Rational choice theory



Simple material constraints and opportunities.

Complex, dynamic contexts of culture and institutions (rule regimes) as well as technologies; Material constraints and opportunities, and psychological and cognitive factors.


Radical decontextualization.

The atomistic, super-rational, self-interested individual outside of society and social relationships.

Emphasis on the social character of actors, their social and psychological embeddedness. Actors are engaged in multiple roles and social relations and are

creative/destructive/transformative agents who, among other things, may deviate from institutionalized principles of action, norms and situational constraints and, in some instances, transform the situation into one with new conditions, new norms, and new action opportunities and payoffs.

Principle of


Metaphysical universalism: a single universal principle of action, the maximization of utility, that is, rational choice, at the same time lacking innovative, creative, and transformative capabilities. The principle is applied universally, abstracting from all cultural and social contexts, civilizations, historical epochs, institutional spheres, social relationships, and cultural forms, etc.

Context dependent action. The social rules, norms, roles, institutional arrangements, groups, networks and organizations define context dependent action situations, guidelines and algorithms including possibly variants of instrumental rationality which may or may not be combined with other values; multi-value conditions, dilemmas, and contradictions are generated.

Motivation and values

Defined by a utility function or preferences which derive exogenously from the choice situation. Preferences are assumed to be complete, fully ordered and consistent, as well as stable over time and space.

An actor’s context dependent values and evaluative structures provide the basis of motivation and action in a given situation. They derive from the institutional setup, social relationships, and particular norms and roles.

Sacrality or deep values and morality

All preferences are of a single class. “Everything is negotiable. Actors have no particular morality, that is there are no transcendental preferences which trump ordinary preferences.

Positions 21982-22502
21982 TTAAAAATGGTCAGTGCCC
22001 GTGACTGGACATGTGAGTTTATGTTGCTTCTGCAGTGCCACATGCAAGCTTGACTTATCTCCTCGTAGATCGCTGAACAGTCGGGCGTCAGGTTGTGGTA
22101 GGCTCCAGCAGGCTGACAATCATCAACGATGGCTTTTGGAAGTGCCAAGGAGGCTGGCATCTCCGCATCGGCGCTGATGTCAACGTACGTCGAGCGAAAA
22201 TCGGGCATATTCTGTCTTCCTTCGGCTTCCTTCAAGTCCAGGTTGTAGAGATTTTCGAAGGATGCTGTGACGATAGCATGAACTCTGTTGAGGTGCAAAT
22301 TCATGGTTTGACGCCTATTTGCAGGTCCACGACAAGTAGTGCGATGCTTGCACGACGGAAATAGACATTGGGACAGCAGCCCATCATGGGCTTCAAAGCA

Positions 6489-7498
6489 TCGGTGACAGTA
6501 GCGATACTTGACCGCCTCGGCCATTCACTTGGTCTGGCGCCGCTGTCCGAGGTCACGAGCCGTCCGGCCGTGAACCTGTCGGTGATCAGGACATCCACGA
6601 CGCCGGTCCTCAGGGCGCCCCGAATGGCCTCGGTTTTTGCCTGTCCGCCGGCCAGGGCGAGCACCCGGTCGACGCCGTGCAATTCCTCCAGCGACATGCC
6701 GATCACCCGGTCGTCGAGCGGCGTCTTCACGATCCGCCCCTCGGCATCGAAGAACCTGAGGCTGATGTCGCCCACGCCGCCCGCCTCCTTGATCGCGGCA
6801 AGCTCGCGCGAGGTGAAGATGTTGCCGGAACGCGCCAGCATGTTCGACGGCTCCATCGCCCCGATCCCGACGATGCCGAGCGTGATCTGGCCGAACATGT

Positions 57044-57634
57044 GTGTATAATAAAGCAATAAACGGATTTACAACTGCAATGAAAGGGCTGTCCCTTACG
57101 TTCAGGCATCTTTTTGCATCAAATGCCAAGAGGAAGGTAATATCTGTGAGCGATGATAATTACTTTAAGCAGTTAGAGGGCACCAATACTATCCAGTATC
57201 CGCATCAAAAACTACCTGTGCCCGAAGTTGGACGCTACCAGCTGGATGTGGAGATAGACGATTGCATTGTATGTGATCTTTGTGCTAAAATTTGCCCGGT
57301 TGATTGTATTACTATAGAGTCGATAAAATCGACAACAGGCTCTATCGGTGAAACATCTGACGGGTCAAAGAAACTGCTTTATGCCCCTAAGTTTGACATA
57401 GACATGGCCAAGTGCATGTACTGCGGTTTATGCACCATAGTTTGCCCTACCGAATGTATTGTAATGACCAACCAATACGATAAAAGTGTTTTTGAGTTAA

Some values belong to a sacred core grounded in individual and/or group identity, the institution or organization. “Not everything is negotiable.” Actors as social beings are moral agents and to a great extent try to act according to core norms and values, but make deviant choices when they feel justified or “coerced.”


A norm applies only if the self-interested actor choses to comply with it because it is in her self-interest.

In many instances, actors are committed to following the norms (multiple factors including self-interest).


Actor only accept institutional roles and norms if it is the actor’s self-interest. Consequently, institutions emerge in a moment, spontaneously.

In many instances, actors are committed to following norms and institutionalized rules (based on multiple factors including self-interest). Actors may try to bring about a change in an institution because it conflicts with a key norm or value, or fails to operate properly or effectively.

Cognitive framework

A cognitive framework incorporates complete information and full knowledge of the actor’s choice situation, her action alternatives and their outcomes and eventual payoffs. On the other hand, there is little or no cultural or institutional knowledge (why should there be if an actor and her situation are outside society).

An actor has incomplete information about the situation, her action alternatives, and possible outcomes, and, as a result, unintended consequences of choices. On the other hand, a socialized actor has substantial cultural and institutional knowledge about the situation, the institutional arrangements, her role(s), and social relationships and even in some instances how to bring about change in norms and institutions.

Cognitive-evaluative capabilities

Possessing super-capability of cognition, calculation and choice according to the fixed axiom of rational choice.

No Antigone dilemma or Hamlet syndrome of blocked choice.

Bounded cognitive, evaluation, and choice capabilities. Contradiction, incoherence and dilemmas arise because of multiple values and norms which do not typically’ fit together neatly in any given situation. Antigone type dilemmas and Hamlet syndromes are to be expected.